IV. New Kingdoms in East Asia A. Chinese Influences 1. Korea, Japan, and Vietnam were all rice-cultivating economies whose labor needs fit well with Confucian concepts of hierarchy, obedience, and discipline. While they all adopted aspects of Chinese culture, the political ideologies of the three countries remained different. None of them used the Chinese civil service examination system, although they did value literacy in Chinese and read the Chinese classics. B. Korea 1. The Korean hereditary elite absorbed Confucianism and Buddhism from China and passed them along to Japan. The several small Korean kingdoms were united first by Silla in 668, and then by Koryo in the early 900s. Korea used woodblock printing as early as the 700s, and later invented moveable type, which it passed on to Song China. C. Japan 1. Japan’s mountainous terrain was home to hundreds of small states that were unified, perhaps by horse-riding warriors from Korea, in the fourth or fifth century. The unified state established its government at Yamato on Honshu Island. 2. In the mid-seventh century, the rulers of Japan implemented a series of political reforms to establish a centralized government, legal code, national histories, architecture, and city planning based on the model of Tang China. However, the Japanese did not copy the Chinese model uncritically: they adapted it to the needs of Japan and maintained their own concept of emperorship. The native religion of Shinto survived alongside the imported Buddhist religion. 3. Women of the aristocracy became royal consorts, thus linking the court with their own kinsmen. A constitution that influenced Japanese political thought for centuries was developed in 604 when Siuko, a woman from an immigrant aristocratic family, reigned as empress, taking over for her husband at his death in 592. 4. During the Heian period (794–1185), the Fujiwara clan dominated the Japanese government. The Heian period is known for the aesthetic refinement of its aristocracy and for the elevation of civil officials above warriors. 5. By the late 1000s, some warrior clans had become wealthy and powerful. After years of fighting, one warrior clan took control of Japan and established the Kamakura Shogunate, with its capital at Kamakura in eastern Honshu. D. Vietnam 1. Geographical proximity and a similar, irrigated wet-rice agriculture made Vietnam suitable for integration with southern China. Economic and cultural assimilation took place during Tang and Song times, when the elite of Annam (northern Vietnam) modeled their high culture on that of the Chinese. When the Tang Empire fell, Annam established itself as an independent state under the name Dai Viet. 2. In southern Vietnam, the kingdom of Champa was influenced by Malay and Indian as well as by Chinese culture. During the Song period, when Dai Viet was established, Champa cultivated a relationship with the Song state and exported the fast-maturing Champa rice to China. 3. East Asian countries shared a common Confucian interest in hierarchy, but the status of women varied from country to country. Foot-binding was not common outside China. Before Confucianism was introduced to Annam, women there had a higher status than women in Confucian China. Nowhere, however, was the education of women considered valuable or even desirable.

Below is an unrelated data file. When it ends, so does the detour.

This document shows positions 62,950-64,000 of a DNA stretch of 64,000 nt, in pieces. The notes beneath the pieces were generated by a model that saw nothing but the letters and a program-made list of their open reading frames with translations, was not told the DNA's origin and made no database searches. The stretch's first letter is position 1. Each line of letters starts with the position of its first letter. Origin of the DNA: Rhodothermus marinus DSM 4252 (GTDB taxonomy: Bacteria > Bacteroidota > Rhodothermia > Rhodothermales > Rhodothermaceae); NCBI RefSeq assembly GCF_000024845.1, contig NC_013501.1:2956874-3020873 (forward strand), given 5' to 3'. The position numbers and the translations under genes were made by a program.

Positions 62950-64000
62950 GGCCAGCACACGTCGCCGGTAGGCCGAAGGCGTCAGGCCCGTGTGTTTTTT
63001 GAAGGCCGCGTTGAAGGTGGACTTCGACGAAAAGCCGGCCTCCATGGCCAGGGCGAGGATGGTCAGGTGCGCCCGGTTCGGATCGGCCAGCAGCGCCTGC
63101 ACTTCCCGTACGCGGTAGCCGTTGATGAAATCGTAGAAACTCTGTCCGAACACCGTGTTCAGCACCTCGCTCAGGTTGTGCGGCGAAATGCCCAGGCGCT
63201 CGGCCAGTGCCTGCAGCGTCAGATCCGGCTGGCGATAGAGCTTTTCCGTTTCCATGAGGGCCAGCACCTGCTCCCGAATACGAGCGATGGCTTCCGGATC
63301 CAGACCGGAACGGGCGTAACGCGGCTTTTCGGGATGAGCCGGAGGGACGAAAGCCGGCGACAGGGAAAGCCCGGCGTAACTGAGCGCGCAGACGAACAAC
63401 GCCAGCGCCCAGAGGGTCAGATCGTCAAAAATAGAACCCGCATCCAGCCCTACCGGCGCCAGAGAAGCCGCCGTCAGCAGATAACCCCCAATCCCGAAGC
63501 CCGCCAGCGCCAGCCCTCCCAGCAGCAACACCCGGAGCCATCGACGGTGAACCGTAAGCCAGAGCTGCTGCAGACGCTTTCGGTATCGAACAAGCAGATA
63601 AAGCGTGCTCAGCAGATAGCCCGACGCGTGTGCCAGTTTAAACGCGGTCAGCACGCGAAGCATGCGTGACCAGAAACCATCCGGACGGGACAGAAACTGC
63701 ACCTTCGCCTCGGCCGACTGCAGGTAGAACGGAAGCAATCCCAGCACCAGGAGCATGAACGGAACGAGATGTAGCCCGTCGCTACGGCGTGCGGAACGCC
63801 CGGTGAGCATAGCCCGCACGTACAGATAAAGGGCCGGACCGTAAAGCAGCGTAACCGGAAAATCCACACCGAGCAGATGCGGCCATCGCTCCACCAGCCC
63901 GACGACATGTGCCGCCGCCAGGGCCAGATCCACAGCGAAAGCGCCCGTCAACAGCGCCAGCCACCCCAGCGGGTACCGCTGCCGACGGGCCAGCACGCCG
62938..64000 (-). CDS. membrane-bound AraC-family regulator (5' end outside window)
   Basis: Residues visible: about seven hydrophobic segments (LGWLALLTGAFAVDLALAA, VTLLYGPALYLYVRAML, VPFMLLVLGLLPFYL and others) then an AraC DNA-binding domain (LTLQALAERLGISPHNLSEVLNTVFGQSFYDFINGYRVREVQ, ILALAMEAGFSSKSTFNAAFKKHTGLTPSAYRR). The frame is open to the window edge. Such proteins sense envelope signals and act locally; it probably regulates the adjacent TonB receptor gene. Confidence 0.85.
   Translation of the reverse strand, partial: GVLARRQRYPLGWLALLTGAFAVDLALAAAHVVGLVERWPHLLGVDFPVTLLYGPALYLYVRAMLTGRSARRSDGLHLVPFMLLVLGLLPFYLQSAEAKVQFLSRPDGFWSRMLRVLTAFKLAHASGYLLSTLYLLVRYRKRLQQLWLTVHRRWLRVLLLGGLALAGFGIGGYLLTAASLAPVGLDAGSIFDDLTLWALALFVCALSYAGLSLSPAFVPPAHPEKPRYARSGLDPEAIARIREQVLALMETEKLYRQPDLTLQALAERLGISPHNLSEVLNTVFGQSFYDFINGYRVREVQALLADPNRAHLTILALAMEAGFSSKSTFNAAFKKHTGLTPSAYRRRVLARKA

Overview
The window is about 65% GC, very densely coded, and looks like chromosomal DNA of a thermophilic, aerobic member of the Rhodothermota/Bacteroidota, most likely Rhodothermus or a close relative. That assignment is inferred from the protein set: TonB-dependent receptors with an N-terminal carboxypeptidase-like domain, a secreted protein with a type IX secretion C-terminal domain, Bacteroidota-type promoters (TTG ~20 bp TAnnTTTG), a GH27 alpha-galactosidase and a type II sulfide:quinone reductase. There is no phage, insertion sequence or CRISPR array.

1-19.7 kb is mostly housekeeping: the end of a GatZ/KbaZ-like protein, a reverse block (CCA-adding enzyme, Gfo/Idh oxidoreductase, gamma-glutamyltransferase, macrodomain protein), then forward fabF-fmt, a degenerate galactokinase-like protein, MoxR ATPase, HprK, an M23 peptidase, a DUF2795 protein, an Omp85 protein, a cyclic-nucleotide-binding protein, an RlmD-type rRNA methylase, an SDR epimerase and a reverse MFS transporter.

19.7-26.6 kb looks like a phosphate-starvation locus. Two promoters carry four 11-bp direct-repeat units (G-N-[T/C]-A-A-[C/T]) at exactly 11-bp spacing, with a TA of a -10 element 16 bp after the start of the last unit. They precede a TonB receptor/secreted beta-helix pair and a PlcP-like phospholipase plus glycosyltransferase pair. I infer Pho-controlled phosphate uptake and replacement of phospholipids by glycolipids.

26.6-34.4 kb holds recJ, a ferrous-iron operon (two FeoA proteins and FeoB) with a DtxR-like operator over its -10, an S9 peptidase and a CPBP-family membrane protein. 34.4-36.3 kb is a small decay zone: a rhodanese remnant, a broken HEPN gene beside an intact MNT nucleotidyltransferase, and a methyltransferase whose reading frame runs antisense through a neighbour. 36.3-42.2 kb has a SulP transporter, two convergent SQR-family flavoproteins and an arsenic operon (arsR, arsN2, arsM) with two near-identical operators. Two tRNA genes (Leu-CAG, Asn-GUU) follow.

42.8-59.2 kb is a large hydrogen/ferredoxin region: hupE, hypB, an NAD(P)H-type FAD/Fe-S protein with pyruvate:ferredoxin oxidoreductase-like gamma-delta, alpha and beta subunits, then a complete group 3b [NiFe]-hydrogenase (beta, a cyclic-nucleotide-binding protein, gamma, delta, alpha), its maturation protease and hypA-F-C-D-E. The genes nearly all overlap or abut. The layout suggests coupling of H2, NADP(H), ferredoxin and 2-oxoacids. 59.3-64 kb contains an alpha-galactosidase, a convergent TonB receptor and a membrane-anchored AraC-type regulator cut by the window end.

DISCUSSION QUESTIONS

1. What roles did geography and the environment play in the development of states in and around China during this period?

2. How and why did the roles and status of women vary over time and space in East Asia?

3. How and why does the culture of Song China differ from the Chinese culture of the Tang period? What elements of continuity or shared characteristics justify calling the cultures of both Tang and Song variants of a single “Chinese” culture?

4. Why do some historians call the Song modern? What does this indicate about their definition of the word modern?

5. Compare the relations between China and its Central Asian neighbors (Tibet, Uighur Empire, Liao Empire, and Jin Empire) on the one hand and its East Asian neighbors (Japan, Korea, Vietnam) on the other. How do the relationships differ, and why?

6. In what ways did China’s neighbors adapt the elements of Chinese culture for their own uses?

LECTURE TOPICS

1. The Political and Economic Roles of Buddhism in Tang China

Sources: